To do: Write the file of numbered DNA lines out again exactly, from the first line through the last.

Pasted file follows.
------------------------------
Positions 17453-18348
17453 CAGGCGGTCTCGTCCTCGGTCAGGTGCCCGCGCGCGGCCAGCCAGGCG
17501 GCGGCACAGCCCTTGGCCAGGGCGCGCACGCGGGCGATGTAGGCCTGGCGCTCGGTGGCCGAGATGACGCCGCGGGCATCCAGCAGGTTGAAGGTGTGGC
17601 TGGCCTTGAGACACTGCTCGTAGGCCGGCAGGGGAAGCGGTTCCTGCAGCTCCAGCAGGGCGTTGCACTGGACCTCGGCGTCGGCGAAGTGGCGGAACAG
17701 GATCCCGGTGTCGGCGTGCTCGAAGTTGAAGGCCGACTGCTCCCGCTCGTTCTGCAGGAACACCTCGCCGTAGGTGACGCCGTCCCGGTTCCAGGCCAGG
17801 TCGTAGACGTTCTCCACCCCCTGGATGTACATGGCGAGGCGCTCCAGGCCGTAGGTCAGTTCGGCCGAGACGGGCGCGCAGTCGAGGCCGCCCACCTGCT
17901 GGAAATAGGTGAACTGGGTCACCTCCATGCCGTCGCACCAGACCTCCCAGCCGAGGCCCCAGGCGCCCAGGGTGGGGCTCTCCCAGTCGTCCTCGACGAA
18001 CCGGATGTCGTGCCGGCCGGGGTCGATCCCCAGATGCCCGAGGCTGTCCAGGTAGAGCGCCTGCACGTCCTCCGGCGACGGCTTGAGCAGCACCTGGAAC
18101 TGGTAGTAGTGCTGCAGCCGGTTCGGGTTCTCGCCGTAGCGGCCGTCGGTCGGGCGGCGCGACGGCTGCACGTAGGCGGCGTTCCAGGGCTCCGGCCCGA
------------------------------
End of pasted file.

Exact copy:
Positions 17453-18348
17453 CAGGCGGTCTCGTCCTCGGTCAGGTGCCCGCGCGCGGCCAGCCAGGCG
17501 GCGGCACAGCCCTTGGCCAGGGCGCGCACGCGGGCGATGTAGGCCTGGCGCTCGGTGGCCGAGATGACGCCGCGGGCATCCAGCAGGTTGAAGGTGTGGC
17601 TGGCCTTGAGACACTGCTCGTAGGCCGGCAGGGGAAGCGGTTCCTGCAGCTCCAGCAGGGCGTTGCACTGGACCTCGGCGTCGGCGAAGTGGCGGAACAG
17701 GATCCCGGTGTCGGCGTGCTCGAAGTTGAAGGCCGACTGCTCCCGCTCGTTCTGCAGGAACACCTCGCCGTAGGTGACGCCGTCCCGGTTCCAGGCCAGG
17801 TCGTAGACGTTCTCCACCCCCTGGATGTACATGGCGAGGCGCTCCAGGCCGTAGGTCAGTTCGGCCGAGACGGGCGCGCAGTCGAGGCCGCCCACCTGCT
17901 GGAAATAGGTGAACTGGGTCACCTCCATGCCGTCGCACCAGACCTCCCAGCCGAGGCCCCAGGCGCCCAGGGTGGGGCTCTCCCAGTCGTCCTCGACGAA
18001 CCGGATGTCGTGCCGGCCGGGGTCGATCCCCAGATGCCCGAGGCTGTCCAGGTAGAGCGCCTGCACGTCCTCCGGCGACGGCTTGAGCAGCACCTGGAAC
18101 TGGTAGTAGTGCTGCAGCCGGTTCGGGTTCTCGCCGTAGCGGCCGTCGGTCGGGCGGCGCGACGGCTGCACGTAGGCGGCGTTCCAGGGCTCCGGCCCGA